Loni Love is a very funny lady. The seasoned stand-up has been making audiences laugh since her 2004 appearance on “Star Search.” Miss Love has appeared in dozens of films, including “Soul Plane” and “Paul Blart: Mall Cop 2.” These days Miss Love can be seen five days a week on the talk show “The Real.” The chat show has proven to be a perfect showcase for Miss Love’s quick wit and inability to hold back her often hilarious opinions.
Miss Love will be at Magooby’s Joke House in Timonium, Maryland, Feb. 11, 12 and 13. Miss Love checked in ahead of those shows to talk about her worst comedy gig ever, why she still does stand-up and her upcoming film, “Mother’s Day.”
Question: When and why did you start doing stand-up?
Answer: I originally started in college because I needed some money. [laughs] There was a comedy contest, and it was $50 for the best story. I got up on stage and made up some silly story, and I won the $50.
Once I got my degree in electrical engineering, I ended up getting a job in Los Angeles. I worked for Xerox. While there I started doing stand-up again because I really wasn’t pleased with working nine to five. I worked all day, then did stand-up again at night.
Q: How did you become a full-time stand-up?
A: There had been a lot of layoffs. After the third round of layoffs, I went to my boss and said, “Save a job. Lay me off.” I just went and became a full-time stand-up in 2004.
Q: What was your worst gig ever?
A: The only time it’s really bad is when you don’t get paid. There was this one time, it was a group of comics, and we were hired through another comic. We were in Los Angeles and were flown to Phoenix to do a show for this guy. Turns out the guy was a bona fide so-called pimp who wanted to try to put on a comedy show. And he did not sell one ticket!
Because there wasn’t anybody in the audience, he didn’t pay us. And when I looked at our plane tickets, we realized it was a one-way ticket! That was the worst ever.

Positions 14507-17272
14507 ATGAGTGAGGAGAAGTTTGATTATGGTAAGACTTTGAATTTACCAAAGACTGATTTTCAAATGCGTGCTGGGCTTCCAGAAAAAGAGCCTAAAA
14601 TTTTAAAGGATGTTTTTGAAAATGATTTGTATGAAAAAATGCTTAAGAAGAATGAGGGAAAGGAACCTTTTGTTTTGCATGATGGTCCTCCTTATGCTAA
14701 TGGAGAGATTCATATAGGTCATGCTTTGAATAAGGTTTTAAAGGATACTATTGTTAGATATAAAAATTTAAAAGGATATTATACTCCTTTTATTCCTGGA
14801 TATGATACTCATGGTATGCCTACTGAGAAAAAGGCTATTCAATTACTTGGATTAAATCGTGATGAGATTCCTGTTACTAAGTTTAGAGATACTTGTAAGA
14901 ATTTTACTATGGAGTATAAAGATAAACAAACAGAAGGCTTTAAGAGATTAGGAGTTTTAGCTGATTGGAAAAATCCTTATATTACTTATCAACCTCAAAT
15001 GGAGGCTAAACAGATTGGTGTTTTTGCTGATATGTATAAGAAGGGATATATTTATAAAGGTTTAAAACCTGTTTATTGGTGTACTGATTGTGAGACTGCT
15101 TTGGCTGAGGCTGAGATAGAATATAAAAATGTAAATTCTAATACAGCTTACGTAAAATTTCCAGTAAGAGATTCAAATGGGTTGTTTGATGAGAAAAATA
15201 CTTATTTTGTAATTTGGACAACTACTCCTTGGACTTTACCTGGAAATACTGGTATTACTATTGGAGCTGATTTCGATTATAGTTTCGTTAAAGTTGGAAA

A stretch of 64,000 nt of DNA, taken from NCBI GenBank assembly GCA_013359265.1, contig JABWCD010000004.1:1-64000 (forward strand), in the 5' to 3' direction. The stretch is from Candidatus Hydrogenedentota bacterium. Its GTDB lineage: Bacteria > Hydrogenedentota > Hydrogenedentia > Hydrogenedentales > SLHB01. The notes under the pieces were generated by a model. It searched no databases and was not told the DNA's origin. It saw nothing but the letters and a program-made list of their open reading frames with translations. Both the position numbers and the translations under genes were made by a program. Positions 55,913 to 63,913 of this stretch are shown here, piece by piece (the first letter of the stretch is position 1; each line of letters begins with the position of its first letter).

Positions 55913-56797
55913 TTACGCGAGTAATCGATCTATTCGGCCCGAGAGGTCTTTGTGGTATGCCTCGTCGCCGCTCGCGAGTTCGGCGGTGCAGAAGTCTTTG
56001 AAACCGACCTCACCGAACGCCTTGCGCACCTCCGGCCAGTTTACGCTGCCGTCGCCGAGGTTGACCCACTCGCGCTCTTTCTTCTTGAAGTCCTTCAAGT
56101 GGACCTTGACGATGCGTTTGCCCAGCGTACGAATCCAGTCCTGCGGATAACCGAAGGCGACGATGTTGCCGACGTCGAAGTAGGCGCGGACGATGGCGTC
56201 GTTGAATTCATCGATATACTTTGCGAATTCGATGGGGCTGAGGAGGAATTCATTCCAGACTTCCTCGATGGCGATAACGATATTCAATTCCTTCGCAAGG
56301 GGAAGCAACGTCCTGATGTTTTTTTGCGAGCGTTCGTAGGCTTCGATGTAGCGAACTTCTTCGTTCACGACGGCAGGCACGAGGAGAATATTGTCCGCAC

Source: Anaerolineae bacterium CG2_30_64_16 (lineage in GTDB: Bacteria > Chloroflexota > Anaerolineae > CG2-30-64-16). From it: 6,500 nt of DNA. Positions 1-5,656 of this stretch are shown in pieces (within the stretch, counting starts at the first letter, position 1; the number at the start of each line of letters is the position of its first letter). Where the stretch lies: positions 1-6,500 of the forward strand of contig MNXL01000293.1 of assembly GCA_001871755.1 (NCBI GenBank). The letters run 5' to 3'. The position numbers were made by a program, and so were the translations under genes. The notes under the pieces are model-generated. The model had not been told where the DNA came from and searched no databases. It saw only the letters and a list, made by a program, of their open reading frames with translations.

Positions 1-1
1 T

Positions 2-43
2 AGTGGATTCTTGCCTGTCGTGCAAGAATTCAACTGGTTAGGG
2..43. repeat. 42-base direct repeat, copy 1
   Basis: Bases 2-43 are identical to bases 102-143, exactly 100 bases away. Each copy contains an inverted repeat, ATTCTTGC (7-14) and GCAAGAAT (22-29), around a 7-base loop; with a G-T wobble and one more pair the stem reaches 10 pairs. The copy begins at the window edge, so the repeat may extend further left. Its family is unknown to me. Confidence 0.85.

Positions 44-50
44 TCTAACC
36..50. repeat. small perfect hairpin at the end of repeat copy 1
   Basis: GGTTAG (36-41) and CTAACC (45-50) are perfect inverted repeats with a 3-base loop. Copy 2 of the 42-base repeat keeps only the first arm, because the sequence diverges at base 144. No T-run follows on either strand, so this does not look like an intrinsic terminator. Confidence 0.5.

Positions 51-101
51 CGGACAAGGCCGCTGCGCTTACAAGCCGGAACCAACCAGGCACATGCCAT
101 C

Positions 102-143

Q: What was your best gig ever?
A: My favorite gigs are the ones where I get to work with a bunch of great stand-ups. Working with Ellen [DeGeneres and] being on Ellen’s show. When I do her show, we don’t have a script, we just riff off each other. I still consider that stand-up because you don’t know what is going to happen. That’s the best, because you never know where the comedy is going to take you.
Q: Who were your comedy influences?
A: In my younger years I was influenced by the acts I opened up for. People from Bill Maher to D.L. Hughley. One of the most memorable times is when I opened up for Eddie Griffin. We did seven nights in a row. I remember him getting a standing ovation every night. And he would do over two hours of comedy.
I remember it was a Saturday night [and] Eddie talked till 3:30 a.m. And he still got a standing ovation. And they weren’t standing to leave. [laughs]
Q: When did you know you had made it?
A: I still don’t think I’ve technically made it. I just try to money-manage good. [laughs]
This is the type of craft that you just have to love. People say to me, “You’re on TV. Why are you playing all these comedy clubs in Peoria and Baltimore?” I’m trying to keep the art of stand-up alive. We take it for granted because we can look on YouTube and see stand-up. But there is nothing like seeing a live stand-up show.
Q: How did you end up as host of “The Real”?
A: I had been working with Ellen, and then I ended up getting a development deal. They came to me with the idea of “The Real.” They asked me if I would be interested in working with women on something that was a little different. We had a chemistry test and came up with the table of ladies you see on the show today.
The show keeps evolving. We just interviewed the first lady of the United States. To be in our second season and have that high of an honor is great.
Q: You ladies get loud. How do you get a word in?
A: If they get too excited and too loud, I kind of back up and get quiet. Then because I know about timing onstage, I wait for the right moment to get my word in. The key to that show, or any panel show, is listening.
Q: What can people expect at your Timonium, Maryland, show?
A: People can expect to have fun. I’m bringing some great comics with me. They can expect to hear some stuff on relationships, pop culture, and because of the election coming up, politics. Our shows are a lot of fun. We just want people to come out and escape their problems for a couple hours.
Q: Is there anything you can’t joke about?
A: No. There isn’t really anything you can’t touch. I always say it’s a person’s discretion. There are certain things I don’t want to talk about. And if I don’t want to talk about them, I won’t. But the beautiful thing about living in America is you can talk about anything and not get arrested. [laughs]
Q: You also have a movie coming out called “Mother’s Day,” yes?
A: Yes. It is directed by the legendary Garry Marshall. It stars myself, Jason Sudeikis, Julia Roberts, Jennifer Aniston and a slew of other people. It’s like his other films, “New Year’s Eve” and “Valentine’s Day.” It’s a “dramadey” and it’s opening April 29.
Loni Love plays Magooby’s Joke House in Timonium, Maryland, Feb. 11-13. Tickets are $20 by going to Magoobys.com/comedian.cfm?id=695.